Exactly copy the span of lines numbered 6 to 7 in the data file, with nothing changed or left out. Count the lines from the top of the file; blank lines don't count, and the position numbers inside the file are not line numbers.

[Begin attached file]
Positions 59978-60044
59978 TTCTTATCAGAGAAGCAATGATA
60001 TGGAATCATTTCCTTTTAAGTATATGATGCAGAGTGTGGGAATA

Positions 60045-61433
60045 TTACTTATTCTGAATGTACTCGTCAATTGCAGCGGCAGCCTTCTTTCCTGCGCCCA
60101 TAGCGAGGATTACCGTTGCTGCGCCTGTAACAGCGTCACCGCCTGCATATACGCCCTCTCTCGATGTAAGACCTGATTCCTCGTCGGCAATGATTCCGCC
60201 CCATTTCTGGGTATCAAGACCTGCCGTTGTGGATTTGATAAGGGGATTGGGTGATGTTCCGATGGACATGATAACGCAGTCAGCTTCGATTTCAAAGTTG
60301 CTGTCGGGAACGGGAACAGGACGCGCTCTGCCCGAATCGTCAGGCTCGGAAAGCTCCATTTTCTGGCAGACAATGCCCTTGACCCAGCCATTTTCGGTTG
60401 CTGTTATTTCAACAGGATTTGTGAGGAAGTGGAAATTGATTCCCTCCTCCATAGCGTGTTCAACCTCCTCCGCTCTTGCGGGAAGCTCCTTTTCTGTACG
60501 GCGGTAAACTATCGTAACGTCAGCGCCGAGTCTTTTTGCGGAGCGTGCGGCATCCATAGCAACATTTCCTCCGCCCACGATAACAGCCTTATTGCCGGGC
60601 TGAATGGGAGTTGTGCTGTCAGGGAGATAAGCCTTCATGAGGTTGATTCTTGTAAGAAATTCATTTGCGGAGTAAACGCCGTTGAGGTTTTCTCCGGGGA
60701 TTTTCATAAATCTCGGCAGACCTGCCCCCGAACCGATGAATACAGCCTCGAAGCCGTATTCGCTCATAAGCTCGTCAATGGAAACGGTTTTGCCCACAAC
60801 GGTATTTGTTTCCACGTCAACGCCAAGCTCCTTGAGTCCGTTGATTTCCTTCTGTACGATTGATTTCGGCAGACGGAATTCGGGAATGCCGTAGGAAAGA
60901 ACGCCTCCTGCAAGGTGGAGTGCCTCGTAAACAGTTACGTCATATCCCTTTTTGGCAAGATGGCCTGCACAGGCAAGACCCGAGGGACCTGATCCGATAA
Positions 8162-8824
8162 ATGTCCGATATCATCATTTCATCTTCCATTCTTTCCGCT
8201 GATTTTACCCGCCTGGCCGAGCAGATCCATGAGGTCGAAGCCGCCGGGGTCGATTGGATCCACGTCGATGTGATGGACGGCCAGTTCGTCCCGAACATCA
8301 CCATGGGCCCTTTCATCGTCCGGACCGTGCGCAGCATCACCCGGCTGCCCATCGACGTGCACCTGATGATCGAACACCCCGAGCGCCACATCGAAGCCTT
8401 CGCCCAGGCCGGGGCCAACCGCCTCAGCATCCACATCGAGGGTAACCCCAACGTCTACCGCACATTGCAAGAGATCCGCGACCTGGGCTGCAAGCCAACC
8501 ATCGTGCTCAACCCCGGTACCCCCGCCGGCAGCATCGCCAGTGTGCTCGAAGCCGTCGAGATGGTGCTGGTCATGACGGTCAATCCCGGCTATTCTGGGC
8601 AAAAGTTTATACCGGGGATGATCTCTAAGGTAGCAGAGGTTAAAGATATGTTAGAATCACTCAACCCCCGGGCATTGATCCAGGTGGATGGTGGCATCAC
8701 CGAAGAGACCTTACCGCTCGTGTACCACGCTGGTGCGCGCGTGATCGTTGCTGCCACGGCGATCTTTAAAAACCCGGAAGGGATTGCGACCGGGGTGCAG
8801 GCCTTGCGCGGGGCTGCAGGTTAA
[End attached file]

60101 TAGCGAGGATTACCGTTGCTGCGCCTGTAACAGCGTCACCGCCTGCATATACGCCCTCTCTCGATGTAAGACCTGATTCCTCGTCGGCAATGATTCCGCC
60201 CCATTTCTGGGTATCAAGACCTGCCGTTGTGGATTTGATAAGGGGATTGGGTGATGTTCCGATGGACATGATAACGCAGTCAGCTTCGATTTCAAAGTTG